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Parker Classic Pencil Problems



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I have a Parker Classic Flighter mechanical pencil that I've been using off and on for several years. For some reason, I cannot seem to reload the pencil right. On this site, there are several posts that are very helpful in reloading a twist-top Parker pencil through the tip: fully extend the mechanism to clear the pencil, insert lead, slowly retract, and apply pressure to seat the lead in the holder. However, when I try this, I cannot get the lead (0.9 mm) to stay in; it will retract, but as soon as I start writing again, the lead falls out. It's not breaking; there are no pieces left inside, and the ends of the lead are still smooth. Found some older 0.9 mm leads, and they seem to work better. Are all 0.9 mms not interchangeable? Am I doing something else wrong?

"Nothing is new under the sun!  Even the thing of which we say, “See, this is new!” has already existed in the ages that preceded us." Ecclesiastes
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The lead size is not correct, you should be using a larger lead.

Recite, and your Lord is the most Generous  Who taught by the pen

Taught man that which he knew not (96/3-5)

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The lead size is not correct, you should be using a larger lead.

The next size up is 1.18 but that would be far too big. 0.9 is the correct size.

Peter

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Estycollector

A member helped me with these instructions when I had a similar problem.

 

"The split part of the tube is supposed to be the right diameter to grip a 0.9mm "thin" lead, the solid rod that you see sticking out of that tube ejects the last little stub of lead when it's too short to write with anymore: when the lead won't advance any farther, the spent stub will usually fall out of the end of the pencil if tapped lightly.

Advancing and retracting the lead is done by turning the metal "cap" in either direction. The eraser cover (cap) friction fits on to the actual mechanism barrel, which is a chromed brass tube. Sometimes these won't advance or retract well if the cap doesn't grip the inner tube well enough, so if the cap seems to spin freely, or slides on/off very easily that may be a problem... Under the eraser there is a space around the inner propelling mechanism where you can store extra leads.

To fill a pencil like this, retract the mechanism all the way, then slide a lead into the cone (which you need to screw back on firmly for the pencil to work), then if there isn't any lead visible, advance the mechanism until about 1mm of lead is poking out of the cone/tip, now gently press the lead straight against a hard surface, it should have some resistance, but if all is well it will push back into the "clutch" (split tube) and be held there.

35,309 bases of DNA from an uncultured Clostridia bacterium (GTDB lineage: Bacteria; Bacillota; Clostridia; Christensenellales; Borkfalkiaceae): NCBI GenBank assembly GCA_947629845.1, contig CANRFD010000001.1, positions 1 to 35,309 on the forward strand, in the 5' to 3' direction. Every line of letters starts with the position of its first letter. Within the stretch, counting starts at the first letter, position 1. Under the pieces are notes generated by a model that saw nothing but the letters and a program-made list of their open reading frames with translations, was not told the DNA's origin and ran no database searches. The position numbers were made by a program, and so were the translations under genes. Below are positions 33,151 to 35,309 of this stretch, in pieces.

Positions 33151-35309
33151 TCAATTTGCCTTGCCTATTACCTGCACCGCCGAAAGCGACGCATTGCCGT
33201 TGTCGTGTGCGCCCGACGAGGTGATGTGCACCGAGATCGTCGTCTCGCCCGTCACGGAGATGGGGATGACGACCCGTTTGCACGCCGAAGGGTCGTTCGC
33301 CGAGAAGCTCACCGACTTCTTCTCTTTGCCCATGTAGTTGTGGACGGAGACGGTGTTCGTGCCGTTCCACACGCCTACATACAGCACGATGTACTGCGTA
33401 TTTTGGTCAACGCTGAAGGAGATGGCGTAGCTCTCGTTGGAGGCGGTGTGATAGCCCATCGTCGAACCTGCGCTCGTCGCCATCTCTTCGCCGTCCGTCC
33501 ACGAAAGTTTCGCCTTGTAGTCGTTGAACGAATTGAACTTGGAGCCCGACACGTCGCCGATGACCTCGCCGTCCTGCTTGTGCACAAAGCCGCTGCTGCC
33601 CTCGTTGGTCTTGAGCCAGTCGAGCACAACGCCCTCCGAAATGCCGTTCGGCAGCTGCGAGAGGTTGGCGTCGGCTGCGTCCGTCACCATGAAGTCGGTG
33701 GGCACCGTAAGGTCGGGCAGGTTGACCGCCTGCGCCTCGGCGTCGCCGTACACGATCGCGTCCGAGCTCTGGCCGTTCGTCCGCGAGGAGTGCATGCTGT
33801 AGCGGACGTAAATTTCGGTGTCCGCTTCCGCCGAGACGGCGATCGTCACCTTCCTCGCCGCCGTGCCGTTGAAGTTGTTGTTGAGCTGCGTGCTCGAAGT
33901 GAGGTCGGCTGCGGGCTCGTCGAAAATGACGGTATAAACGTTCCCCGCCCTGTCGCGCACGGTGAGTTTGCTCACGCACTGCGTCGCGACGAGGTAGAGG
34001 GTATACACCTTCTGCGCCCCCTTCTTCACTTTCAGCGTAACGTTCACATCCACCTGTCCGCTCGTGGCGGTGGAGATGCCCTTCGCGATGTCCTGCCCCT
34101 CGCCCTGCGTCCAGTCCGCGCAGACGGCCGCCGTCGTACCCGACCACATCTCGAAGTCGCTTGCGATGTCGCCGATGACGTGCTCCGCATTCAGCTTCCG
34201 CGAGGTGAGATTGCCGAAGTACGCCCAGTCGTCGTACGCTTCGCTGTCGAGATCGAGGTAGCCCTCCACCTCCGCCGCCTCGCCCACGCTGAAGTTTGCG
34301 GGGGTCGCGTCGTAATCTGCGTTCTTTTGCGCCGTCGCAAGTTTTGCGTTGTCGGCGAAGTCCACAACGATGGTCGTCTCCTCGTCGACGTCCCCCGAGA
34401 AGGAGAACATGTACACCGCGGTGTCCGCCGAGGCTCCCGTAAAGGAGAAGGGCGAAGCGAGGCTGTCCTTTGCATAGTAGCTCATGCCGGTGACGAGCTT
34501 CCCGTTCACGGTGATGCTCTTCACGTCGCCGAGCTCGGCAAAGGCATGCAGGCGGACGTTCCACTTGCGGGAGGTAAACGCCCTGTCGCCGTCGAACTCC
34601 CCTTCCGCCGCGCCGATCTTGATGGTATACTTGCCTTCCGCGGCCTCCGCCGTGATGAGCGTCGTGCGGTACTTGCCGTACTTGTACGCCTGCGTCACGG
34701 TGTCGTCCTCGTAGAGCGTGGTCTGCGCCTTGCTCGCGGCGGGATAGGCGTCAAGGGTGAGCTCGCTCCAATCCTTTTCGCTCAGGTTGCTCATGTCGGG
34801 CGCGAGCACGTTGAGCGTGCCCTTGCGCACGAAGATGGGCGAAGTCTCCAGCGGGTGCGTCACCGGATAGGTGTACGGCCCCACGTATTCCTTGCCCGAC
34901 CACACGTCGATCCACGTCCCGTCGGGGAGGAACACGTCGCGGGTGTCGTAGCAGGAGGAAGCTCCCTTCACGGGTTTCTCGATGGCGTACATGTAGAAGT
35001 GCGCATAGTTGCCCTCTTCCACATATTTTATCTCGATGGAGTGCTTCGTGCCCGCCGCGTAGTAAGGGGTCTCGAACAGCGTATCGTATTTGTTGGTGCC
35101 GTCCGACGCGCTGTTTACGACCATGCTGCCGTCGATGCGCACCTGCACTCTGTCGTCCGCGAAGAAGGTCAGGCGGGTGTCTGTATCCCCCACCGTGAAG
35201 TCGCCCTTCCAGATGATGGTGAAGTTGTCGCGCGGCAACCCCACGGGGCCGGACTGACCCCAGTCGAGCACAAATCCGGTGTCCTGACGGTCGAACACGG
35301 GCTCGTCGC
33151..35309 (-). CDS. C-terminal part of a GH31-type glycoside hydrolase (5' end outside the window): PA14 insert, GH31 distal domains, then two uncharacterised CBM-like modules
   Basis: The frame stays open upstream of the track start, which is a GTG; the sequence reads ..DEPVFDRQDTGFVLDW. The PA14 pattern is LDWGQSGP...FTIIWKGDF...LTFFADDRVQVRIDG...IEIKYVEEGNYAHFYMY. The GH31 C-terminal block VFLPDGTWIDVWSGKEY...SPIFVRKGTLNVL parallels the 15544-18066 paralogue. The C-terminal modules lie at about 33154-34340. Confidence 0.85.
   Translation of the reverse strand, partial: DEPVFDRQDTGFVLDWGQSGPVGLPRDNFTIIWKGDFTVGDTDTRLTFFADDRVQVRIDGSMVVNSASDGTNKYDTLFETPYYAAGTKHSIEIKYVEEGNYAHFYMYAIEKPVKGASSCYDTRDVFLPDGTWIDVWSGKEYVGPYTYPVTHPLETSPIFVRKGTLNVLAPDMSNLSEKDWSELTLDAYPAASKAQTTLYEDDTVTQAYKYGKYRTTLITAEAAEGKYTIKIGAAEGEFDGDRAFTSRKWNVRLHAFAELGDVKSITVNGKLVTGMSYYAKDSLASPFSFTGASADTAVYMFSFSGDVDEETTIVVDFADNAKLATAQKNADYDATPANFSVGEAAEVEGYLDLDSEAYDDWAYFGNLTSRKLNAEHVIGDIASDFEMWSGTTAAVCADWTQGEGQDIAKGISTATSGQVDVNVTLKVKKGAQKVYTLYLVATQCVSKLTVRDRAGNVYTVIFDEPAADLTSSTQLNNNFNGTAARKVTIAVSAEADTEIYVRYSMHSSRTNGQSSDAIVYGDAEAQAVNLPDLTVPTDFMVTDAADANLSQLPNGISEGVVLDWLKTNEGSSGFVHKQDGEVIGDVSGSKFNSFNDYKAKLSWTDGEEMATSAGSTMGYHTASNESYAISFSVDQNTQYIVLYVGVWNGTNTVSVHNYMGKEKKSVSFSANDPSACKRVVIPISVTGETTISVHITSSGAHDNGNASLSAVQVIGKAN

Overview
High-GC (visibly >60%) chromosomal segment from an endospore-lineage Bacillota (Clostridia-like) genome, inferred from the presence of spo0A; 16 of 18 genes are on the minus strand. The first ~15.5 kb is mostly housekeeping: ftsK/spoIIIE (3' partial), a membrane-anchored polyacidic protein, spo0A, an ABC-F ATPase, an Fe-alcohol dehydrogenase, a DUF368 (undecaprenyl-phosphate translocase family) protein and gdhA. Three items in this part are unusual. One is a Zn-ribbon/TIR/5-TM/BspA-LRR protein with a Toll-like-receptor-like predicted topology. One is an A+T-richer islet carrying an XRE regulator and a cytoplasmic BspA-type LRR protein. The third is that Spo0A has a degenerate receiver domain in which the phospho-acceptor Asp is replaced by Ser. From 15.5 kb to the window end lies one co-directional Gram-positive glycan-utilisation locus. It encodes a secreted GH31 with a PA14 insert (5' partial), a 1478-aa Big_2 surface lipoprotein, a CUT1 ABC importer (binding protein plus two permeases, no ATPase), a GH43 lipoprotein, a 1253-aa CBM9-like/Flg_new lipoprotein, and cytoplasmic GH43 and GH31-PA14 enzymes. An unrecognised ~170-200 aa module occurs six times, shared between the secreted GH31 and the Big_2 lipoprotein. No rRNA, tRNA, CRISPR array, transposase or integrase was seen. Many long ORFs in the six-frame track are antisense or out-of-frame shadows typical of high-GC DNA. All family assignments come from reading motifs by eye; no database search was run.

I would test fit a piece of lead before reassembling this pencil, retract the ejector fully, but not the clutch tube, then see if it grips a .9mm lead, it should be firm, but not tight enough to damage the lead as you insert it. If it's too loose you can carefully tighten the end of the clutch tube opening with a pair of small smooth jaw pliers, hemostats, or even robust tweezers, it doesn't take much force at all to bend the tiny brass tube, so be gentle. If you do need to make an adjustment, I suggest doing it with the ejector out, so as to minimize the chance of crushing the clutch tube.

Parker propel/repel pencils aren't as robust as some of the other makers, pencil mechanisms of this type and in my experience are more common to find worn so that the mechanism is sloppy or doesn't function, I've also seen the inner metal sleeve detatch from the threaded and splined nose piece of the mechanism. They can often be repaired, but it requires both precision and finesse."

"Respect science, respect nature, respect all people (s),"

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"...

 

To fill a pencil like this, retract the mechanism all the way, then slide a lead into the cone (which you need to screw back on firmly for the pencil to work), then if there isn't any lead visible, advance the mechanism until about 1mm of lead is poking out of the cone/tip, now gently press the lead straight against a hard surface, it should have some resistance, but if all is well it will push back into the "clutch" (split tube) and be held there...."

This is what I've been doing; I have some old Shaeffer 0.036" leads that work fine using this method, but the modern 0.9 mm leads tend to slip out. Just put another of the modern leads in, pushed harder, and it seems to stick now. We'll see if it holds. Thanks for the help!

"Nothing is new under the sun!  Even the thing of which we say, “See, this is new!” has already existed in the ages that preceded us." Ecclesiastes
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Estycollector

I have had two of the Parker 51 pencils, and gave one to my oldest child. Since then I have given up on Parker pencils and moved to collecting and vintage Autopoint pencils. These use .9mm and 1.1mm leads. I read a quote that the most rare Autopoint is the one that does not work. I routinely pair my fountain pen with an Autopoint. Just one note about how Autopoints work. The mechanism will advance the lead, but not retract. What you do is twist counter clockwise and push the lead back inside.

"Respect science, respect nature, respect all people (s),"

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